"But there was a passenger! What of him?" demanded the consul anxiously.

"Dnnno! But I reckon he got away. There wasn't any of the crew lost that I know of. Let's see, he was an engineer, wasn't he? I reckon he had to take a hand at the pumps, and his chances with the rest."

"Does Mr. Gray know of this?" asked the consul after a pause.

The man stared.

"Not from me, sir. You see it was nothin' to him, and I didn't care talking much about the Skyscraper. It was hushed up in the papers. You won't go back on me, sir?"

"You don't know what became of the passenger?"

"No! But he was a Scotchman, and they're bound to fall on their feet somehow!"

III.

The December fog that overhung St. Kentigern had thinned sufficiently to permit the passage of a few large snowflakes, soiled in their descent, until in color and consistency they spotted the steps of the Consulate and the umbrellas of the passers-by like sprinklings of gray mortar. Nevertheless the consul thought the streets preferable to the persistent gloom of his office, and sallied out. Youthful mercantile St. Kentigern strode sturdily past him in the lightest covert coats; collegiate St. Kentigern fluttered by in the scantiest of red gowns, shaming the furs that defended his more exotic blood; and the bare red feet of a few factory girls, albeit their heads and shoulders were draped and hooded in thick shawls, filled him with a keen sense of his effeminacy. Everything of earth, air, and sky, and even the faces of those he looked upon, seemed to be set in the hard, patient endurance of the race. Everywhere on that dismal day, he fancied he could see this energy without restlessness, this earnestness without geniality, all grimly set against the hard environment of circumstance and weather.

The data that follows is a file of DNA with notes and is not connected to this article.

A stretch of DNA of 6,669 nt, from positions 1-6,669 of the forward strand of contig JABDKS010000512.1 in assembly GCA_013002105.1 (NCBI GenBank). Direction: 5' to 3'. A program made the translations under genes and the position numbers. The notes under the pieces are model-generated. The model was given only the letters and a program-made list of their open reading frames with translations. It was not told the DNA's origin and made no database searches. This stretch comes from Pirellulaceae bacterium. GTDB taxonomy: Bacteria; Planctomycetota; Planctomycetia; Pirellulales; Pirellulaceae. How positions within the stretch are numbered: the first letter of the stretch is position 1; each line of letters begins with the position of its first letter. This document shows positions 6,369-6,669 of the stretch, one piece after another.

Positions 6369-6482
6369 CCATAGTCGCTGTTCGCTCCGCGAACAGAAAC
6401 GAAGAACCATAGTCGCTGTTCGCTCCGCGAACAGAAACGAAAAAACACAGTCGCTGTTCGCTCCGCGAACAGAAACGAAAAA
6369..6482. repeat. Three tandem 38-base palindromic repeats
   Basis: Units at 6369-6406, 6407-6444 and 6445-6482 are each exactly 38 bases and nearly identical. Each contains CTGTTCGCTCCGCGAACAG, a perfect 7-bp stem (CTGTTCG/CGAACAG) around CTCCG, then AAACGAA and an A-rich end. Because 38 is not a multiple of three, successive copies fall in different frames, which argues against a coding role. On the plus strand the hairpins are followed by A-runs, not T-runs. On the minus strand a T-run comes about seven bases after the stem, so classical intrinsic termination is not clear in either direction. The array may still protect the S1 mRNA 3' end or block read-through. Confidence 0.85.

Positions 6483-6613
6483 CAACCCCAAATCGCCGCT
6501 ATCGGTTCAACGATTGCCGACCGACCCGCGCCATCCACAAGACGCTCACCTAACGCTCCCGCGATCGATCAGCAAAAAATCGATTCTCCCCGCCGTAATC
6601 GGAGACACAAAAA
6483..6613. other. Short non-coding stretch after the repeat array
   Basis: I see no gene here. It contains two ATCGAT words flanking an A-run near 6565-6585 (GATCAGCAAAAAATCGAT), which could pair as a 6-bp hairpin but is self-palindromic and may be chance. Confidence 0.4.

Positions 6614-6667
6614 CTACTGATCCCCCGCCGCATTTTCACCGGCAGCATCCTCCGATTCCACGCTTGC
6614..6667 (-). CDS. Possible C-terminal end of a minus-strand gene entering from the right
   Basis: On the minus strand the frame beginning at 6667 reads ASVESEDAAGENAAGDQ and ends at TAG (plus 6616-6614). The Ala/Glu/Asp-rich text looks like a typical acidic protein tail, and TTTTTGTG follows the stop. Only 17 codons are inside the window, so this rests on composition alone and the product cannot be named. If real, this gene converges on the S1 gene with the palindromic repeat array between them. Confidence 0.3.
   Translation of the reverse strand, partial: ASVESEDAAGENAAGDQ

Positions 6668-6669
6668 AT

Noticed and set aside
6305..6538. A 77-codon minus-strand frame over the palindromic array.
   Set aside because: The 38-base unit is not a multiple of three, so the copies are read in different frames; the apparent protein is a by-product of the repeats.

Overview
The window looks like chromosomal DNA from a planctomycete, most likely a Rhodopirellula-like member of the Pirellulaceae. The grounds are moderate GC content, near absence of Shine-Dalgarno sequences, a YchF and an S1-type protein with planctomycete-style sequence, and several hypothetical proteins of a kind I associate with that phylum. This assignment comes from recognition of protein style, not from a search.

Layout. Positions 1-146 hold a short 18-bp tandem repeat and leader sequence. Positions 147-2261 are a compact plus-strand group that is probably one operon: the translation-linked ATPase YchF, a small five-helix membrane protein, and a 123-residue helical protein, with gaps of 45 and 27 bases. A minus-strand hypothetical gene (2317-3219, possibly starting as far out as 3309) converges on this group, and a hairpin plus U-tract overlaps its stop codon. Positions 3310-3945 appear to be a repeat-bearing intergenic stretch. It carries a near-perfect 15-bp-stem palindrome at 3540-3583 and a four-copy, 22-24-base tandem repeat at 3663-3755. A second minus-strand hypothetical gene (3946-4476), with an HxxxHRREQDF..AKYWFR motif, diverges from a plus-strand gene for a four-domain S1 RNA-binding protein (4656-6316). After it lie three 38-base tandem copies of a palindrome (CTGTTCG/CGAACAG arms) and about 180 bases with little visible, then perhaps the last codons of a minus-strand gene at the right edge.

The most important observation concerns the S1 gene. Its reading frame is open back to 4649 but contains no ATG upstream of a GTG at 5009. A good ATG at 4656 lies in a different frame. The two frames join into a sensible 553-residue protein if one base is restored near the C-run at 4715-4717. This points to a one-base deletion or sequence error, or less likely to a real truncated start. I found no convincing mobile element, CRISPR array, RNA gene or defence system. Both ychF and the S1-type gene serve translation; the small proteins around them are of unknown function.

The consul turned into one of the main arteries of St. Kentigern, a wide street that, however, began and ended inconsequently, and with half a dozen social phases in as many blocks. Here the snow ceased, the fog thickened suddenly with the waning day, and the consul found himself isolated and cut off on a block which he did not remember, with the clatter of an invisible tramway in his ears. It was a block of small houses with smaller shop-fronts. The one immediately before him seemed to be an optician's, but the dimly lighted windows also displayed the pathetic reinforcement of a few watches, cheap jewelry on cards, and several cairngorm brooches and pins set in silver. It occurred to him that he wanted a new watch crystal, and that he would procure it here and inquire his way. Opening the door he perceived that there was no one in the shop, but from behind the counter another open door disclosed a neat sitting-room, so close to the street that it gave the casual customer the sensation of having intruded upon domestic privacy. The consul's entrance tinkled a small bell which brought a figure to the door. It was Ailsa Callender.